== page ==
- The Magazine
For those semi-exhausted by Disney’s endless MCU content or the ceaseless fan pleas for Warner Bros. to #restorethesnyderverse, Amazon has a refreshing breakaway: Invincible (★★★★★). The adult animated series recently concluded its first eight-episode season (it’s been renewed for two more), and is as addictive as it is satisfying.
Without spoiling anything, Invincible tells the story of Mark Greyson (Steven Yeun), the 17-year-old offspring of alien superhero Omni-Man (a magnificent J.K. Simmons) and his Earth-born wife (Sandra Oh). When Mark comes of age, so do his superpowers, and the narrative follows him as he struggles to balance life as a teenage high school senior and potential world savior. The story, gripping and full-blooded (literally), leads Mark down a dark path of discovery, into a universe teeming with more superheroes than you can flick a cape at.
The series is the brainchild of Robert Kirkman, creator of The Walking Dead, and is based on a 144-issue comic book series the writer created in 2003 with artist Corey Walker. The show is crammed full of immediately recognizable archetypes that, at first blush, appear to be satirizing the format. Nothing could be further from the truth.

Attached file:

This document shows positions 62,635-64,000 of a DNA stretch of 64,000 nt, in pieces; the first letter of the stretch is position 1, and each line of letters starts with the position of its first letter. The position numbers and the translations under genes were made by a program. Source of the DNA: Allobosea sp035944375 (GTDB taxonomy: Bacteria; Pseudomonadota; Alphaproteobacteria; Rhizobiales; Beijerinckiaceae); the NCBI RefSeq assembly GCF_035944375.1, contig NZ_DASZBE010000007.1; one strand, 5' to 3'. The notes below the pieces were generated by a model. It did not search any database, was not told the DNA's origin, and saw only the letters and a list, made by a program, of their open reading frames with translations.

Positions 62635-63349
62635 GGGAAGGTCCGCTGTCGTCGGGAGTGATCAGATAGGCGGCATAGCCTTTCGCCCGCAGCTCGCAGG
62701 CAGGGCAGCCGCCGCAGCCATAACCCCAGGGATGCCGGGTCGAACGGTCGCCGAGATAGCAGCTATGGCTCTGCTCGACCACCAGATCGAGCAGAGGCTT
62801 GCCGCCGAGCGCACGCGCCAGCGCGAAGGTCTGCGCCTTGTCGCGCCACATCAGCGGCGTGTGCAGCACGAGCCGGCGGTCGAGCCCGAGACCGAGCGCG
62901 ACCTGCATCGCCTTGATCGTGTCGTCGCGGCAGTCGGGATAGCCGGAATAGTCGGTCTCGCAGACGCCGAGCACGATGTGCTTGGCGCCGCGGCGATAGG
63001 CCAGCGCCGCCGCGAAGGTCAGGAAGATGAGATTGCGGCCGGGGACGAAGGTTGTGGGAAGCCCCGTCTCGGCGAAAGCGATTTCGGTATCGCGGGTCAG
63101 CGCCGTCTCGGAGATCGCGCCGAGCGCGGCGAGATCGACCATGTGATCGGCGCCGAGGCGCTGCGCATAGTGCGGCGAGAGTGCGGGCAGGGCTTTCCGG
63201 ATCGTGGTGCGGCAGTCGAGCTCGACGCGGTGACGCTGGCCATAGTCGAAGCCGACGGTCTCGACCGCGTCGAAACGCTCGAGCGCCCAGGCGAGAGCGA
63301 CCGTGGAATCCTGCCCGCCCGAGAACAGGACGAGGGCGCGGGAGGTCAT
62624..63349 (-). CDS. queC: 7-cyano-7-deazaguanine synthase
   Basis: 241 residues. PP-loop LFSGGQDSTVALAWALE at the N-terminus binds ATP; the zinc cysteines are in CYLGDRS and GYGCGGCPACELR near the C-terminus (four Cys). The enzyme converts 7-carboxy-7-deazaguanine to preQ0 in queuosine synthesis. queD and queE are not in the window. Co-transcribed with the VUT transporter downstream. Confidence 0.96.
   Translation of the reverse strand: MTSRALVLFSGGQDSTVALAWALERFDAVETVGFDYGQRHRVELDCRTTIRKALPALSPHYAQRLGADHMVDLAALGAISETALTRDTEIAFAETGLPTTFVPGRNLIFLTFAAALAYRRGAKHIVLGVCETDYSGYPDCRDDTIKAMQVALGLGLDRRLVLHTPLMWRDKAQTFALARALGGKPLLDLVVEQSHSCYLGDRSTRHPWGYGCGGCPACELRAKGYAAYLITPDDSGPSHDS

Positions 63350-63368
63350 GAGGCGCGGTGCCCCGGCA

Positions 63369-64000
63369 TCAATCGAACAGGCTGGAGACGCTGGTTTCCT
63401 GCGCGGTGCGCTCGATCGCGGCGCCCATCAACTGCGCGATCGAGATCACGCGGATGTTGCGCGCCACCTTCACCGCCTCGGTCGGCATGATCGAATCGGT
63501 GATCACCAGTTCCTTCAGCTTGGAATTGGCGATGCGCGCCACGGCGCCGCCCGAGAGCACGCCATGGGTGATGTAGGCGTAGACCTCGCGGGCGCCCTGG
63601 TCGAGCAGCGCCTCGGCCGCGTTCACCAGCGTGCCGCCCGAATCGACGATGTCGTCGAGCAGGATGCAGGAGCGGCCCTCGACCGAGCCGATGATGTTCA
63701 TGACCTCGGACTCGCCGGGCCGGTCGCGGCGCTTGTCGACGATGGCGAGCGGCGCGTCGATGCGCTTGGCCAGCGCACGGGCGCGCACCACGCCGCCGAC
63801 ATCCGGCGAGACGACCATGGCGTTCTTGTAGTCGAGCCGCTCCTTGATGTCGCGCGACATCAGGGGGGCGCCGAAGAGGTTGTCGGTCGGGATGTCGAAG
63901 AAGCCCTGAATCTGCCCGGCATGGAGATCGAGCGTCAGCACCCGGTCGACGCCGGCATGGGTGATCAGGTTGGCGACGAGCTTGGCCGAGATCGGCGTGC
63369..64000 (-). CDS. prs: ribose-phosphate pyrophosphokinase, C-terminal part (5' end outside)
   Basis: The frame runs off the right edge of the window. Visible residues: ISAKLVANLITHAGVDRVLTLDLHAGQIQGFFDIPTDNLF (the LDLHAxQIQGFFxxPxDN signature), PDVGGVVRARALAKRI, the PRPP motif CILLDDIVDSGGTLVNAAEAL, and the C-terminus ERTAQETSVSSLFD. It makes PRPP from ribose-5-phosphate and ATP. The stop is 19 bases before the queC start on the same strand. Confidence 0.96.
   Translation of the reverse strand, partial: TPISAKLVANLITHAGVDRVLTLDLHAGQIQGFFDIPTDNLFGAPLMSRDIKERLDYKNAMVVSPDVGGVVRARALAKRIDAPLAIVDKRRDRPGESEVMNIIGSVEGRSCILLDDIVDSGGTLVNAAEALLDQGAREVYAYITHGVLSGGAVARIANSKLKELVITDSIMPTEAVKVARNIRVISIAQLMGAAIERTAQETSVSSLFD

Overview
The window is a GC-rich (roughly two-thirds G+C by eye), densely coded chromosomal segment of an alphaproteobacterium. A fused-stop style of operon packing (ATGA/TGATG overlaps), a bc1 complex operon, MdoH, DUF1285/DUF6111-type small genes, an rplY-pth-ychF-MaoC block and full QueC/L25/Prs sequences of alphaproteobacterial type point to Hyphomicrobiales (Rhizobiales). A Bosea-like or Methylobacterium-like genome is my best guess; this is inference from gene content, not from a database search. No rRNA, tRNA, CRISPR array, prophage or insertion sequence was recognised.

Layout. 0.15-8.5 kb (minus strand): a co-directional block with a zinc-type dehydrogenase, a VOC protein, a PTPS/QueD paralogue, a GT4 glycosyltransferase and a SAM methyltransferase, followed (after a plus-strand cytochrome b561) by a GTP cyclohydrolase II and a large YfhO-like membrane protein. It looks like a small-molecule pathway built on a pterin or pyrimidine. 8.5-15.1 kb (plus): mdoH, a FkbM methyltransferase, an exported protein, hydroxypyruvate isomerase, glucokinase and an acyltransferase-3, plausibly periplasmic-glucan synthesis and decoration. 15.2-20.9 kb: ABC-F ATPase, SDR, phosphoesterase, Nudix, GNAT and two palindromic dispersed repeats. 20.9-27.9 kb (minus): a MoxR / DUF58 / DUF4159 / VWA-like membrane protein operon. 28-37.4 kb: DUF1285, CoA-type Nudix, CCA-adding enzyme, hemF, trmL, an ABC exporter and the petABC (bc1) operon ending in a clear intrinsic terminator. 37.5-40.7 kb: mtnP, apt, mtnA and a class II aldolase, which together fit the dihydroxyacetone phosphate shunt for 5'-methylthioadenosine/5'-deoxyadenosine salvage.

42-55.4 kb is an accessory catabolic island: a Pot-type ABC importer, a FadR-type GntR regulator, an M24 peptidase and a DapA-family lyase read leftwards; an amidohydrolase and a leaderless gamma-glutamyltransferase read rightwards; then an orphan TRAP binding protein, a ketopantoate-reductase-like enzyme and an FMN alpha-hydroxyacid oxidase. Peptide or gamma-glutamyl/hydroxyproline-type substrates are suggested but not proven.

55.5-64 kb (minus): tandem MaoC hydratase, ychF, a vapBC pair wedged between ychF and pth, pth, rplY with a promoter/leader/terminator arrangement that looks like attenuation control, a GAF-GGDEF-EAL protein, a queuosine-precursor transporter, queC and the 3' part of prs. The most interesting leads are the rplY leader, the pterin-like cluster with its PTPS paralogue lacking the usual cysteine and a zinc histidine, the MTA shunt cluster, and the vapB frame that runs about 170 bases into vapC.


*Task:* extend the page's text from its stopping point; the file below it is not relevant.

“Archetypes are a familiar trope in comic books,” says Kirkman. “Marvel Comics has their Squadron Supreme, which is an archetype of the Justice League. There’s a DC Universe archetype of The Avengers. What we do in Invincible is use it to rapidly build familiarity. We want the audience to feel comfortable in our universe, to feel like they know our universe. Once we’ve established that, we then start breaking the toys, moving into new territory, and telling different stories. New things are pumped into Invincible to make it as unique as possible.”
Among the unique aspects is the inclusion of an LGBTQ character named William (Andrew Rannells), who is also Mark’s best friend and, in episode six, gets a provocative story arc.
“William is an essential part of the Invincible story,” says Kirkman. “There are a lot of different stories that come from his sexuality that will be worked into the series.” Including the character in the comics in 2003 was instinctive for Kirkman. “When you’re a storyteller, you want to reflect the world that you are in, that is around you every day. I know many, many people who are in the LGBT community and representation matters. I’m really happy with how [William’s] story plays out.”
The first season of Invincible is currently streaming on Amazon Prime. Visit www.amazon.com/amazon-video.
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